He shows up every year on this Sunday of Advent. If we are honest, his appearance in Advent feels like an unwelcome intruder. He just doesn't fit the season. His smelly clothes of camel skins and diet of locusts and wild honey are out of place in this dress-up season of festive parties and fattening food. He doesn't sing Christmas carols. He is more into rap -- "Repent! Repent! Repent!
John the Baptist just doesn't seem to belong in the Christmas story. Have you ever received a Christmas card with John the Baptist on it? A neighbor in the community where I live has the most inclusive portrayal of the Christmas story I have ever witnessed. They have displayed on their well-lighted lawn all the characters ever associated with Christmas. Rudolph is there along with all the other reindeer. Santa Claus is there. Frosty the Snow Man is there. Mary and Joseph are poised beside the manger, surrounded by plastic sheep, watched over by plastic shepherds. Angels are represented, as are the wise men perched on their cardboard camels. But I have looked closely; and there is no John The Baptist. He just doesn't seem to belong in Christmas. Well, have you ever seen a Christmas card with John the Baptist on it?
After all, it is time to stop singing those mournful advent hymns and liven things up with some up-lifting Christmas carols. Let's get on with the celebration, enjoy the poinsettias, light the candles, deck the halls with boughs of holly. We need to hear the angels singing, the baby cooing, and see the shepherds kneeling and wise men giving their gifts.
The Gospel writers are convinced that if we don't stop by the Jordan and confront John the Baptizer, we will not know who the baby down in Bethlehem is. We will go to Bethlehem, kneel piously before the infant Jesus, sing a few carols, unwrap a few gifts; and return to the routine -- unchanged.
Only by going out of the way, making a trip over to the Jordan, listening to the call to repentance and wading out into the cross-over river between the wilderness and the promised land will we be ready to visit the Babe in Bethlehem's manger.
John, the forerunner, the preparer of the way. He knows who Jesus is -- really knows. He knows that he is not just another promising baby, a new miracle worker, or teacher, or exorcist. John knows there is more to who Jesus is than meets the eye. If we don't listen to John, we will miss the divine presence, the radical implications of the birth in Bethlehem's barn.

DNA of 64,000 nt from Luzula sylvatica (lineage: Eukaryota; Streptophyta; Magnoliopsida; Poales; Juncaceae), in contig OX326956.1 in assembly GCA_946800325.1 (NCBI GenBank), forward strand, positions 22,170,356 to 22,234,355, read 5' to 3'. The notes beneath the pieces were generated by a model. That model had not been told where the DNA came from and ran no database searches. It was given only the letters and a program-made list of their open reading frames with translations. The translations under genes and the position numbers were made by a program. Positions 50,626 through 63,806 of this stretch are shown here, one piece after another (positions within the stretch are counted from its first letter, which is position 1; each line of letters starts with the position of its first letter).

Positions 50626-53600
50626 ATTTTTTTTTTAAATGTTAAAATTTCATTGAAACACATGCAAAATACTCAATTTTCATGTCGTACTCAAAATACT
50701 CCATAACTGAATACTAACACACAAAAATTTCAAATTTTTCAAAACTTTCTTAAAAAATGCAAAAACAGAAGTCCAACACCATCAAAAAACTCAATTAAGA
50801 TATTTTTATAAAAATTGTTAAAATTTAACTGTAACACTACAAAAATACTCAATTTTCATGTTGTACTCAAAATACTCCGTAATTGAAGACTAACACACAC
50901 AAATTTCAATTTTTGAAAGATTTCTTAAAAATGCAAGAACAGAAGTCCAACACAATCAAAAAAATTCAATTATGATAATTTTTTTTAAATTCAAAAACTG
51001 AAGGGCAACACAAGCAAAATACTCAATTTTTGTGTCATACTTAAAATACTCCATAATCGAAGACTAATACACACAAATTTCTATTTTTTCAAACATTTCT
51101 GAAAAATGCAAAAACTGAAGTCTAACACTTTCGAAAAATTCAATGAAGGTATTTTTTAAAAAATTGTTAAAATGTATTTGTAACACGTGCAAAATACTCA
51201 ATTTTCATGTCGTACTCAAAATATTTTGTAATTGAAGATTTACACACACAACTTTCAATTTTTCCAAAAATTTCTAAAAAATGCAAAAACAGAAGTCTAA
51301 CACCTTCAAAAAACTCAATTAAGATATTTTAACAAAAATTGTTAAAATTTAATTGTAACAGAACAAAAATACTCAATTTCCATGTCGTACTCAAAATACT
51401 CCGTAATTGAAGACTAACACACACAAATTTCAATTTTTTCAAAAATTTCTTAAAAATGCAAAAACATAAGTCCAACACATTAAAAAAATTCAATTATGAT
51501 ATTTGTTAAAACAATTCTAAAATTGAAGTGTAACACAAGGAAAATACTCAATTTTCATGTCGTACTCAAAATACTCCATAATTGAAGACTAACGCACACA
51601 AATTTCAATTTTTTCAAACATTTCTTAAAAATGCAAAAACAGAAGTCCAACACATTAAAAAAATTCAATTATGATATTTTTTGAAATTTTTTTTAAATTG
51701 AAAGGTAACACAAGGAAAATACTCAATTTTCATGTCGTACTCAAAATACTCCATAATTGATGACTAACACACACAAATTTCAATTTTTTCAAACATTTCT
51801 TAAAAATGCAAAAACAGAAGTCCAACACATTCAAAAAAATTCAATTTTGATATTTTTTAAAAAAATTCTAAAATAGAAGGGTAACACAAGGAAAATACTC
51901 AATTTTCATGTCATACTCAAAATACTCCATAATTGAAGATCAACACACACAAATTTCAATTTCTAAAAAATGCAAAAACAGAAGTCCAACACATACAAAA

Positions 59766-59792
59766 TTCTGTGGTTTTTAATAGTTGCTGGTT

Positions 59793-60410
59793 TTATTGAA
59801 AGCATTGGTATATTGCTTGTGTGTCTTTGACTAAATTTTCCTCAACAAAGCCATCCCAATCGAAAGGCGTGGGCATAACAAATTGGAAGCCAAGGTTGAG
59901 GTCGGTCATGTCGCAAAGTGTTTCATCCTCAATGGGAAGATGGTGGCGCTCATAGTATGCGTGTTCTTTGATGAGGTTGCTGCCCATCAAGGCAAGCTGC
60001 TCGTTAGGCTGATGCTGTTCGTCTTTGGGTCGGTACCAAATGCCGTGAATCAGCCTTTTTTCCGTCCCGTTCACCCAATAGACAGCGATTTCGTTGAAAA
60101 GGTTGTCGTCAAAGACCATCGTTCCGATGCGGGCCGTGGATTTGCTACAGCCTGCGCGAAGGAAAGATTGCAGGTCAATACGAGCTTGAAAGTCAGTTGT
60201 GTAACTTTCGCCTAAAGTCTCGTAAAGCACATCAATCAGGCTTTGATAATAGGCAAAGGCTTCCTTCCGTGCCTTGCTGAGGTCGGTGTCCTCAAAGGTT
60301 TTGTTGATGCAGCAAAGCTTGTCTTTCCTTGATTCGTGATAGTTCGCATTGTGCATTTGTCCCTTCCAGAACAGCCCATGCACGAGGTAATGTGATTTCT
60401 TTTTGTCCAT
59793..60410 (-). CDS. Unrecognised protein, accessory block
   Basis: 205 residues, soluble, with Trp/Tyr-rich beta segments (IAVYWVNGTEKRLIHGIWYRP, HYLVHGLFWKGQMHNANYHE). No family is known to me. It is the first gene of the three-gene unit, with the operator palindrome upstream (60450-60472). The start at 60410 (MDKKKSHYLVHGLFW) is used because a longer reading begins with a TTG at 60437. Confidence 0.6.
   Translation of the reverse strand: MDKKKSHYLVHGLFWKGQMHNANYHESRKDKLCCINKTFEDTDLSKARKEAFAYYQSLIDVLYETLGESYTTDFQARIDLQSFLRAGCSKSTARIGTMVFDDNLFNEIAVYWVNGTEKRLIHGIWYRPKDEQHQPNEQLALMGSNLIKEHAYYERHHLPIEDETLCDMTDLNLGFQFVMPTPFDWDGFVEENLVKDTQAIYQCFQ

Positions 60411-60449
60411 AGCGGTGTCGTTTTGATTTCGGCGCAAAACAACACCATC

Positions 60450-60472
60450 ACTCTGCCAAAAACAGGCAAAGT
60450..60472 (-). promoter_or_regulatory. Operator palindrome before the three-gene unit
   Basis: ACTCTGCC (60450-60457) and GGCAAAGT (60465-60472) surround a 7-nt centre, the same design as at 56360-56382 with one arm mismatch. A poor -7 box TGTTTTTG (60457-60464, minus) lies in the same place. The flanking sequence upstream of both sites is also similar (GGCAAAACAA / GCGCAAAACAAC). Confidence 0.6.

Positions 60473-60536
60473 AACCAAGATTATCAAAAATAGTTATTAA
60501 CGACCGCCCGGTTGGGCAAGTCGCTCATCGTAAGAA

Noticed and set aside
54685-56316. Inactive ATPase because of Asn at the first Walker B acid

John knows that the baby in Bethlehem's manger is the firstborn of a new creation. God, through the babe of Bethlehem, is bringing a new world. This trip to Bethlehem is no sentimental annual pilgrimage to a shrine of the past. It is no mere birthday celebration of a historic figure. It is the preparation for a new heaven and new earth that God is bringing. The reign of God, the power and presence of God, the purposes of God are coming toward us.
God is bringing a new world. It is a world without barriers among people. In this one who is cradled in Bethlehem's manger the dividing walls of hostility are broken down, there is neither Jew nor Gentile, bond or free, male or female, but all are one. The world that is coming is a world in which all people are claimed as beloved children of God. No longer will worth and value and treatment be based upon pedigree -- "we are children of Abraham" -- but on the one to whom we belong. The world that is coming will be a world in which justice and righteousness reign. The exalted will be brought low and the low will be exalted. Greatness will be in serving -- not being served. The last will be first and the first will move to the back of the line. Love will characterize all relationships; and the power of love will replace the love of power.